Gov. Nikki Haley says Donald Trump’s behavior ‘unacceptable’

South Carolina governor Nikki Haley with Sen. Marco Rubio (R-Fla.) on stage at a presidential campaign event for Rubio at the Marriott hotel in Columbia, S.C., Feb. 19, 2016. Also with them was Rep. Trey Gowdy (R-S.C.) and Sen. Tim Scott (R-S.C.). (Eric Thayer/The New York Times)

South Carolina Gov. Nikki Haley described as “scary” the prospect of a Donald Trump nomination as the Republican candidate for president. Speaking to George Stephanopolous on ABC’s This Week on Sunday morning, the second-term governor also compared the New York billionaire to Democratic front-runner and former Secretary of State Hillary Clinton.

“There are two presidential candidates right now undergoing legal issues: Hillary Clinton and Donald Trump. There are two presidential candidates right now not disclosing information: Hillary Clinton and Donald Trump,” Haley said.

“We’re seeing a lot of things with Donald Trump with no answers.”

Earlier, on CNN’s State of the Union, Trump made more news by failing to distance himself from the endorsement of former U.S. Rep. David Duke, a white nationalist and former Ku Klux Klan grand wizard, and the support of groups like the KKK.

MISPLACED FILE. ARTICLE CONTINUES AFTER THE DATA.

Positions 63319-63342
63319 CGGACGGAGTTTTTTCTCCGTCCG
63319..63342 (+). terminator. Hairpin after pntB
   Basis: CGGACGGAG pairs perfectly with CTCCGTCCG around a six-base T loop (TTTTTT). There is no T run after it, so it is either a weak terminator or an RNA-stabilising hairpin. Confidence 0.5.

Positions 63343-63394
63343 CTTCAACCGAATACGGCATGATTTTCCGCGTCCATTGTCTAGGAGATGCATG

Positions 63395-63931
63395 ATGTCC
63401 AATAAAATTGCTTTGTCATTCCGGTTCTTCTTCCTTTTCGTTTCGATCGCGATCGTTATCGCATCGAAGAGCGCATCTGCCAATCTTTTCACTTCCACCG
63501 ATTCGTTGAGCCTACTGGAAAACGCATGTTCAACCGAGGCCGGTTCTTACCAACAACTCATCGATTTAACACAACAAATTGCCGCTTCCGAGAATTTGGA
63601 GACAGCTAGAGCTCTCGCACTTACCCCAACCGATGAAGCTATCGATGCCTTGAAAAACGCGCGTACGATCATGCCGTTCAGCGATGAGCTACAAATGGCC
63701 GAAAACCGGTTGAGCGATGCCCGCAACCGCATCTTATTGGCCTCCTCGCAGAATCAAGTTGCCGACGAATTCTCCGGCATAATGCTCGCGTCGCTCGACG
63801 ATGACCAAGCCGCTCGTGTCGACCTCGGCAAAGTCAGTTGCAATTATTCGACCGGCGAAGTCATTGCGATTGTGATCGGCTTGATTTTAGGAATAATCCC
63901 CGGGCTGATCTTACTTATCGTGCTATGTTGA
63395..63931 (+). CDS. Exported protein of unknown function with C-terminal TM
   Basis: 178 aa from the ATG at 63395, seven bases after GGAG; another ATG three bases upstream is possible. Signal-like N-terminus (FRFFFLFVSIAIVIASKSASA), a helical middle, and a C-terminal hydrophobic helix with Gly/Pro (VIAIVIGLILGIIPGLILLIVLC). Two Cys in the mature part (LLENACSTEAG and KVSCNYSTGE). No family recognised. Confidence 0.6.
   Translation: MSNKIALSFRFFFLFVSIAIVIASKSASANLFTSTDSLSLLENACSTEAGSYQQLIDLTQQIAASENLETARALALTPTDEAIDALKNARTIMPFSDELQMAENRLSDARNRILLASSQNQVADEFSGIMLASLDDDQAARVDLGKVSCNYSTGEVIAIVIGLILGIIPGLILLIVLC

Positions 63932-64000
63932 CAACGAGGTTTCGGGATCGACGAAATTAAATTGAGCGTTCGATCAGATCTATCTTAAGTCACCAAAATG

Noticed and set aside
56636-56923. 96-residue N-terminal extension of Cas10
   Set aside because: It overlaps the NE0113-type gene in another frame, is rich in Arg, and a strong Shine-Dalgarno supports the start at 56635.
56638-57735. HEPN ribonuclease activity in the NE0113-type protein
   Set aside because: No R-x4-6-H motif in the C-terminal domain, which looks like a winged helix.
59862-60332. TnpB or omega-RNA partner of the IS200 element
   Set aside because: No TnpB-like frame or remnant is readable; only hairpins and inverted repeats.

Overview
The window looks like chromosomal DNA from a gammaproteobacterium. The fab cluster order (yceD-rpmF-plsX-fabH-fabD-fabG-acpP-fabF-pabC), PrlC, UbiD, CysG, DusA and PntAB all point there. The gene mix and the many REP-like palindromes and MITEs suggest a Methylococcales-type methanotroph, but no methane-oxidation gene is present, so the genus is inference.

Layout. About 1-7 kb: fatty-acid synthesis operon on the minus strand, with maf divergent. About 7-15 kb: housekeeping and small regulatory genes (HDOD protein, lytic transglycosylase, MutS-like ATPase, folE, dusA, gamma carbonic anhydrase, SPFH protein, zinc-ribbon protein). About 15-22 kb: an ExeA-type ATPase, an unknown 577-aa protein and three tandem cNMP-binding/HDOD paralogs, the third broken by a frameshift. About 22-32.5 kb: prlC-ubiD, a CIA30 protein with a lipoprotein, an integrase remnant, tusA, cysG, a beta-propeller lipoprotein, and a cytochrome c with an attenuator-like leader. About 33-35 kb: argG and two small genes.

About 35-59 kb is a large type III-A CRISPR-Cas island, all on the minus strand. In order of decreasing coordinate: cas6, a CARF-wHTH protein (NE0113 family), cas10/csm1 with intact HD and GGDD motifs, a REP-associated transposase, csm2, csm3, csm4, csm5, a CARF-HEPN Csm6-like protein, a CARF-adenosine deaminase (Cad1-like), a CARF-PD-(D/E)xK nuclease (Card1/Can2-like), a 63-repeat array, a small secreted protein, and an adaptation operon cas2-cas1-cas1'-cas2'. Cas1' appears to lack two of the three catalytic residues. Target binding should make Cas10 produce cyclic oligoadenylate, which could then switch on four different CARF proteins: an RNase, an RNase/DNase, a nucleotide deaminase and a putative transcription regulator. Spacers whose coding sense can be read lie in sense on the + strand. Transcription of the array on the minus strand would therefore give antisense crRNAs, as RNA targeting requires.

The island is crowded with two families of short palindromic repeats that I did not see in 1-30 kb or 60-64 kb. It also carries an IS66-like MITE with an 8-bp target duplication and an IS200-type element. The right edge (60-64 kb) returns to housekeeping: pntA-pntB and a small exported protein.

“I don’t know anything about David Duke,” Trump told CNN’s Jake Tapper. “I know nothing about white supremacists.”

Haley said it would “impossible” for Trump to win in the general election, and called on the Republican candidate to release his tax returns. She continued to hit Trump over his many controversial remarks since jumping in to the presidential race.

“Donald Trump is everything we teach our kids not to do in kindergarten,” Haley said. “We have seen behavior over and over again that is just unacceptable.”

Haley defended Florida Sen. Marco Rubio, who has gone after Trump in recent days over a whole host of issues, saying the man she endorsed in South Carolina was right to go negative.

“I think what we saw from Marco is what we tell our children also: If a bully hits you, you hit back,” Haley said.

Haley, frequently mentioned as a potential vide presidential candidate on the GOP side, said Rubio’s rise since New Hampshire is built on the kind of voters Republicans ought to be courting heading into the 2016 general election.

“Look at who is in the (Rubio) rallies: Young, old, all races, all types of people,” Haley said. “He is really starting a conservative movement that is picking up a lot of people we haven’t seen in a long time.”